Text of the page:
54. 54. • Moderate; 15cm saturation with in 1 hour =25 to 50 ml. Moderate • Heavy; pad is completely saturated within 1 hour = 50 to 80 ml. Heavy • Postpartum hemorrhage is clinically defined as a pad saturated within 15-30 minutes. PPH
  55. 55. Amount of lochia
  56. 56. During examination, the quantity, colour, odor and consistency of lochia are significant. a. Persistence of red lochia → indicates secondary postpartum hemorrhage. b. Brown profuse lochia with bulky uterus → sub-involution of the uterus c. Excessive lochia → retained product of conception.
  57. 57. d. Scanty lochia → indicate poor drainage. e. When associated with pyrexia they are due to localized uterine infection.
  58. 58. 8. Episiotomy and perineum examination Examine episiotomy and perineum area through REEDA Assessment R-Redness E-Edema E-Ecchymosis D-Discharge A- Approximation
  59. 59. • Redness → infection or hematoma. • Ecchymosis (excessive bruising) → vaginal trauma and requires additional evaluation. • Discharge→ should follow the expected lochia pattern. • Approximation→ episiotomy lines should be well approximated.
  60. 60. Episiotomy line
  61. 61. Perineum • Pull the labia from front to back. • Check the episiotomy or areas of vaginal tearing. • Look for hematoma formation, hemorrhoids, vaginitis, perineal tearing.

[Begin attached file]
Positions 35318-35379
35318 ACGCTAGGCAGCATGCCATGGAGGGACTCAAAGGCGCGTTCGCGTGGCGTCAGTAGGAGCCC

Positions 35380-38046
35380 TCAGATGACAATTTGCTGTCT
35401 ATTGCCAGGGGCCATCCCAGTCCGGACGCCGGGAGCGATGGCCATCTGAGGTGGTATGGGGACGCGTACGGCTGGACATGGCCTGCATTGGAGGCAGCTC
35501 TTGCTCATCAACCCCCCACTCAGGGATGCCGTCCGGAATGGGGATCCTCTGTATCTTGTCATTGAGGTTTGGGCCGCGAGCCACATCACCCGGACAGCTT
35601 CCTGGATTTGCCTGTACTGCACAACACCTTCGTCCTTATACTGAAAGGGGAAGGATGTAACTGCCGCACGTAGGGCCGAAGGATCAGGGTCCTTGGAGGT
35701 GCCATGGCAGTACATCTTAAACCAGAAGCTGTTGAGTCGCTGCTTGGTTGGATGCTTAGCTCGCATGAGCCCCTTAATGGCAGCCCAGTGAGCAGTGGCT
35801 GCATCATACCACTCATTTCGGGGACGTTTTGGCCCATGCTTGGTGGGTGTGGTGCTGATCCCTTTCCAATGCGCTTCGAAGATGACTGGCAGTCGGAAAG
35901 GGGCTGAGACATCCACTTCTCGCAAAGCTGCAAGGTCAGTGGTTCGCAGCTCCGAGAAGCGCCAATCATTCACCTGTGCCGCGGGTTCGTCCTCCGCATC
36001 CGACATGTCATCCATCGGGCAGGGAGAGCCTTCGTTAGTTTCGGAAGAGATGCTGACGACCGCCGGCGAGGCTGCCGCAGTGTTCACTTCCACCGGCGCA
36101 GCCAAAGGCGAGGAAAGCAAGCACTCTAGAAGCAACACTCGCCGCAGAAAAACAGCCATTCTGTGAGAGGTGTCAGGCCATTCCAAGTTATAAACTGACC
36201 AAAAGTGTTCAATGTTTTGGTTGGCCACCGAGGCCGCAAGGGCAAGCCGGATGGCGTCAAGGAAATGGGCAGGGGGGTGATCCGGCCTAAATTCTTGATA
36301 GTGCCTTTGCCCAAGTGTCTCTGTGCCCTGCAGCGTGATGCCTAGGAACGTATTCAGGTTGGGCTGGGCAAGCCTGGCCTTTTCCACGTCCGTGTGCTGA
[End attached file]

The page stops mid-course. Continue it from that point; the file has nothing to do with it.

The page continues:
62. 62. Vulvar hematoma
  63. 63. 9. Homan’s sign Complain of pain in calf of the leg upon dorsi- flexion of foot with leg extended is diagnostic of Deep Vein Thrombosis (DVT) of the area. A positive Homan's sign is indicative of DVT.
  64. 64. Homan’s sign
  65. 65. 10. Emotional status After delivery the woman may progress through Rubin’s stages of taking in, taking hold & letting go phases. • May Begin with a refreshing sleep after delivery. • During first 24 to 48 hours after giving birth, mother exhibits passive, dependent behavior. • New mothers spend time touching baby commonly identifying specific features in newborn such as " he has my nose" or his fingers are long like his father's. 1. Taking In Phase
  66. 66. • Starts on 2nd to 3rd day postpartum and may last several weeks. • Woman begins to initiate action and to function more independently but still show dependent behaviors. • Woman may require more explanation and reassurance that she is functioning well, especially in caring for her infant. • As the woman meets success in caring for the newborn, her concern extends to other family members and their activities. 2.Taking hold phase
  67. 67. • It begins near end of 1st weeks. • Mother reestablishes relationships with couple and other people. • She assumes responsibility and care for newborn independently. 3. Letting go phase
  68. 68. 11. Health Teaching Health teaching should be given as per need identification of mother.
  69. 69.   